November 29, 2017
THE WILL TO POWER NECCESARILY NEGATES FRIENDSHIP AS SHOWN IN THE LORD OF THE RINGS TRILOGY
In the well-known trilogy, The Lord of The Rings, John Ronald Ruel Tolkien proposes a philosophical question, which he answers throughout the trilogy in the actions of his characters and their rightful consequences. Here is brought to question the relationship between the will to power and the will to love, and the compatibility of the two. Tolkien presents examples of those who desire only the will to power, and contrasts them with those who chose the will to love. These examples prove the point made by writer C.S. Lewis in his work The Four Loves. Lewis firmly believes that the two wills are incompatible with each other and that the will to love is superior. The theme of friendship is an important one in the trilogy, for it is intertwined in the lives of all of the heroes, and is what binds the fellowship together. In Keith Mathison’s article, “Good and Evil in The Lord of the Rings”, he claims, “In Tolkien’s story, the primary means of overcoming evil is through love. This love manifests itself in many ways, but in The Lord of the Rings, the most important ways in which it manifests itself are through the trust and self-sacrifice involved in friendship and through acts of kindness, mercy, and pity.” [footnoteRef:1] In this trilogy the friendships proposed by Tolkien contain the essential elements of honesty, loyalty and mutual respect. This is made evident through the examples of the friendships formed within the fellowship, especially between Legolas and Gimli, which is contrasted by Boromir’s separation from the Fellowship, leading to his death. Tolkien then presents Galadriel as a foil to Saruman, as they are both persons of extreme power and age. Lastly the central focus of the story, Tolkien contrasts the duel character of Gollum or Sméagol and his actions in his past life, with the loving friendship between the hobbits, Frodo and Sam. By analyzing these three figures it is shown that the will to power necessarily negates friendship. [1: Keith Mathison,“Good and Evil in The Lord of the Rings.” http://www.ligonier.org/learn/articles/good-evil-lord-rings/ (Accessed [November 26, 2017]).]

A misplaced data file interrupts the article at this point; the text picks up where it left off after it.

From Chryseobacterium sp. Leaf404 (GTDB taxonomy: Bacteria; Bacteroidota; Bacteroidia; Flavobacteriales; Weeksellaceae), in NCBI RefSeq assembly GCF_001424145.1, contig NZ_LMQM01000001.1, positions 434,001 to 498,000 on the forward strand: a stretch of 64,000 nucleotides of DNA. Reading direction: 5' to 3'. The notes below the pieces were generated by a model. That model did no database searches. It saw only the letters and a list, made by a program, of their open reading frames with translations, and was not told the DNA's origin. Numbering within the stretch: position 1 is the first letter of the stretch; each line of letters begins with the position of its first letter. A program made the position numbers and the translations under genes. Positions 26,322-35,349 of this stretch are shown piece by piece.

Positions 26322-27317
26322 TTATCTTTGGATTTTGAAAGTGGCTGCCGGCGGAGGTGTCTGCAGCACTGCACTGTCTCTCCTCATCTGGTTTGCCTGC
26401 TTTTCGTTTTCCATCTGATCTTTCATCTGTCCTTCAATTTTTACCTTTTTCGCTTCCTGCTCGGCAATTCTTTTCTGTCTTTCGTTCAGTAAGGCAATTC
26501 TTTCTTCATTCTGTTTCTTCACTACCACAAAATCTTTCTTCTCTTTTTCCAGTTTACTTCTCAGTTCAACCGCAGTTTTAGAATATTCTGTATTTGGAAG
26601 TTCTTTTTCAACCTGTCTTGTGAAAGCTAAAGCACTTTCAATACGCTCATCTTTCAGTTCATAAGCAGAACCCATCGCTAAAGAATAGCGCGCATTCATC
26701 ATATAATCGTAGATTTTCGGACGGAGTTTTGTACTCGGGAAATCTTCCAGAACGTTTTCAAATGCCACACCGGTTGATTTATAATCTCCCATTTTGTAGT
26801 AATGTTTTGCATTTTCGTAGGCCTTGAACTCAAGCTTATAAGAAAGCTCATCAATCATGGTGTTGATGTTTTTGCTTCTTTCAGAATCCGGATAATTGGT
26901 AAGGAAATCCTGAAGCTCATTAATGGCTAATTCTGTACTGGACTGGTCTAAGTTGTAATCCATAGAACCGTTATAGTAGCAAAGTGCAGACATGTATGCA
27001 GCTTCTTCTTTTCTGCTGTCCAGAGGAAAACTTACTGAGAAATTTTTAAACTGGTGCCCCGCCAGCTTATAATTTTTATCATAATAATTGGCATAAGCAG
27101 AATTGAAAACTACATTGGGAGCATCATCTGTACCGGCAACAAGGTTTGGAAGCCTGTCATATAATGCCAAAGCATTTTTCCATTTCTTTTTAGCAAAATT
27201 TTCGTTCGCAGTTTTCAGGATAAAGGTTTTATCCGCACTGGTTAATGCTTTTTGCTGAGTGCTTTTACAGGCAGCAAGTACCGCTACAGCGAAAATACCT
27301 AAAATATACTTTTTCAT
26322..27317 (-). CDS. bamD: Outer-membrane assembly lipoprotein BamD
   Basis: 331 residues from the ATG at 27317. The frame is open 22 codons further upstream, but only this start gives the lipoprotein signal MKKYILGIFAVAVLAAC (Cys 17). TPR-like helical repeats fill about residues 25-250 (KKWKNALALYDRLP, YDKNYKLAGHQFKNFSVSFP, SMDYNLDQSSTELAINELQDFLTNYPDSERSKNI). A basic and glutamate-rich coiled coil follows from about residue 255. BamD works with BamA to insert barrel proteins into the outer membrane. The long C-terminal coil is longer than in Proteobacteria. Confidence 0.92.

Before analyzing how Tolkien demonstrates the power of friendship we must first examine how C.S. Lewis, a contemporary of Tolkien, defines friendship and show how Nietzsche’s concept of the will to power directly undermines that friendship. The will to power is what Nietzsche believed to be the main driving force in human’s achievement, ambition, and the striving to reach the highest possible position in life. Nietzsche says that “To say yes to life is to ‘yes’ to the will to power.” [footnoteRef:2] He not only combines the act of living with the will to power but glorifies it as an ideal. Michael Lacewing in his article comments on Nietzsche’s concept of the will to power in three different...